Presented last week during the Democratic National Convention, the Briefing features Latino congressional candidates from around the country who, if they win, could begin changing the make-up of Congress more than what it currently is.
Identifying the Latino candidates and their opponents, the Briefing's focus is to show the strength of not only Latino political maturity with more Latinos running for public office but also the potential strength that exists with the Latino electorate.
According to projections outlined in the Briefing:
- 12.2 million Latinos will cast ballots in Election 2012 – an increase of 26% from November 2008.
- Latinos will account for 8.7% of all voters.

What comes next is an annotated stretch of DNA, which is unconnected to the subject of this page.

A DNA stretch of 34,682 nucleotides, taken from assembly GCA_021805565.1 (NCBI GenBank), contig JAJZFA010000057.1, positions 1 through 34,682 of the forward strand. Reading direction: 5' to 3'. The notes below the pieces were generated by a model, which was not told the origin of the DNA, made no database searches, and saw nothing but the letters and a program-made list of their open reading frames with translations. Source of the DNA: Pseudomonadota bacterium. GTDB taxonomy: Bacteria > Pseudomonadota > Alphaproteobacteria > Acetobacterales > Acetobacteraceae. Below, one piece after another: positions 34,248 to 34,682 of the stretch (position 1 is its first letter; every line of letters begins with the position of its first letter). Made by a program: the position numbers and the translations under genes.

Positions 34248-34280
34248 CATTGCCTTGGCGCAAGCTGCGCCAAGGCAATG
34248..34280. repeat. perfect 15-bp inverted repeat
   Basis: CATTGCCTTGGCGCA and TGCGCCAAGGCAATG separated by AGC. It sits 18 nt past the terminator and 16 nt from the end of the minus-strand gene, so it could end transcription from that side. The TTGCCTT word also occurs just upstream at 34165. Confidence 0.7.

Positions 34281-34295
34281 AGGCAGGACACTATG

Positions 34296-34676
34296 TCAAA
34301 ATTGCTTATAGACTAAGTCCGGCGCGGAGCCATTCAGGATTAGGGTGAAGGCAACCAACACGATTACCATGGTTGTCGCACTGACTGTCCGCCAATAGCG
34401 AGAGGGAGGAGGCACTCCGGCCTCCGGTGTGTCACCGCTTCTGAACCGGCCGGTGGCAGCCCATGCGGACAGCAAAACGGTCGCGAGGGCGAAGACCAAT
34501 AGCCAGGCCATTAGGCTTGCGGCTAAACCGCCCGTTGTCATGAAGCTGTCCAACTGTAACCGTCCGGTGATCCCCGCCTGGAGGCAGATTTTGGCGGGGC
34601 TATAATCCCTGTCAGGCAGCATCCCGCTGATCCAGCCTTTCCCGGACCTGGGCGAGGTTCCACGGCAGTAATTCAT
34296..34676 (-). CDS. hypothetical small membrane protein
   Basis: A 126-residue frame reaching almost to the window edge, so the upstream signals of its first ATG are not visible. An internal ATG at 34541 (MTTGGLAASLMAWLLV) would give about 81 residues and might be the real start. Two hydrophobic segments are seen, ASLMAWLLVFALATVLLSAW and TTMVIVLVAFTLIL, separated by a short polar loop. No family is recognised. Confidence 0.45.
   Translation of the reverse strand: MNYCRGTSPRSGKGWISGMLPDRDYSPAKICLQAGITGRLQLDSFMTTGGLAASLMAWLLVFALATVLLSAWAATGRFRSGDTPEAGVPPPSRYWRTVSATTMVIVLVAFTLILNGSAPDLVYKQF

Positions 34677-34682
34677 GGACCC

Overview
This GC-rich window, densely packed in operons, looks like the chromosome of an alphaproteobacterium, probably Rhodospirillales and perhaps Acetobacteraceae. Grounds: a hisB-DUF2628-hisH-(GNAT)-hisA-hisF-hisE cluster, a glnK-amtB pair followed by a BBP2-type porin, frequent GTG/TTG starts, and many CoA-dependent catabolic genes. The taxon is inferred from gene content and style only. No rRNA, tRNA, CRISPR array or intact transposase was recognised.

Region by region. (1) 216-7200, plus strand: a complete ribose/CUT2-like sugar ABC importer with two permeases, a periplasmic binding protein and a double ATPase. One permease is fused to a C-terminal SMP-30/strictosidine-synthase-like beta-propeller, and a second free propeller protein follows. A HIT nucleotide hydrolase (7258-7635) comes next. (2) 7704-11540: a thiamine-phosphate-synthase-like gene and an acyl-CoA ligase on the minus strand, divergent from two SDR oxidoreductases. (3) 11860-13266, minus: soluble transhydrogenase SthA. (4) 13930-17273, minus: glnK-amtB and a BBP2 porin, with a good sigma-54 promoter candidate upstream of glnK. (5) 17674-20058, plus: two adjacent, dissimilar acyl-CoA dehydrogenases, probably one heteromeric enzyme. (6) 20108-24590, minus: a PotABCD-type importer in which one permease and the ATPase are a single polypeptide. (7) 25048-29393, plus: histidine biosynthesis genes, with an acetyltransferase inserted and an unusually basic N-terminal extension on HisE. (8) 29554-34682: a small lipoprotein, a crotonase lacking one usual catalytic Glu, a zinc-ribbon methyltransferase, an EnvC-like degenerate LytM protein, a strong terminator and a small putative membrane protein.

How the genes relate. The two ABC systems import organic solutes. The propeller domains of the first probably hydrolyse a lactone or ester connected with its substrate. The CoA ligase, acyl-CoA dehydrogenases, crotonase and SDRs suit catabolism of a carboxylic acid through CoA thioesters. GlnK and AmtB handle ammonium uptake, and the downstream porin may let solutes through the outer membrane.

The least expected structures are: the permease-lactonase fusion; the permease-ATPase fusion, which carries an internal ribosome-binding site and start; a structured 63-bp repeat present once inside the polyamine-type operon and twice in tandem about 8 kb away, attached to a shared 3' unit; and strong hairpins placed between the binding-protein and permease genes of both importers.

- Latinos will again be a decisive force in the race to White House, in addition to statewide and local elections across the nation.
Presented with these predictions, it's no wonder both political parties are going after the Latino constituency. The ironic thing though is that one party actually wants Latino votes and the other party is trying to discourage those same votes, since the majority won't be for them.
Either way, the potential for Latino voters to make a difference in the 2012 election is not yet understood nor appreciated by the majority of Latino voters — and time is running out.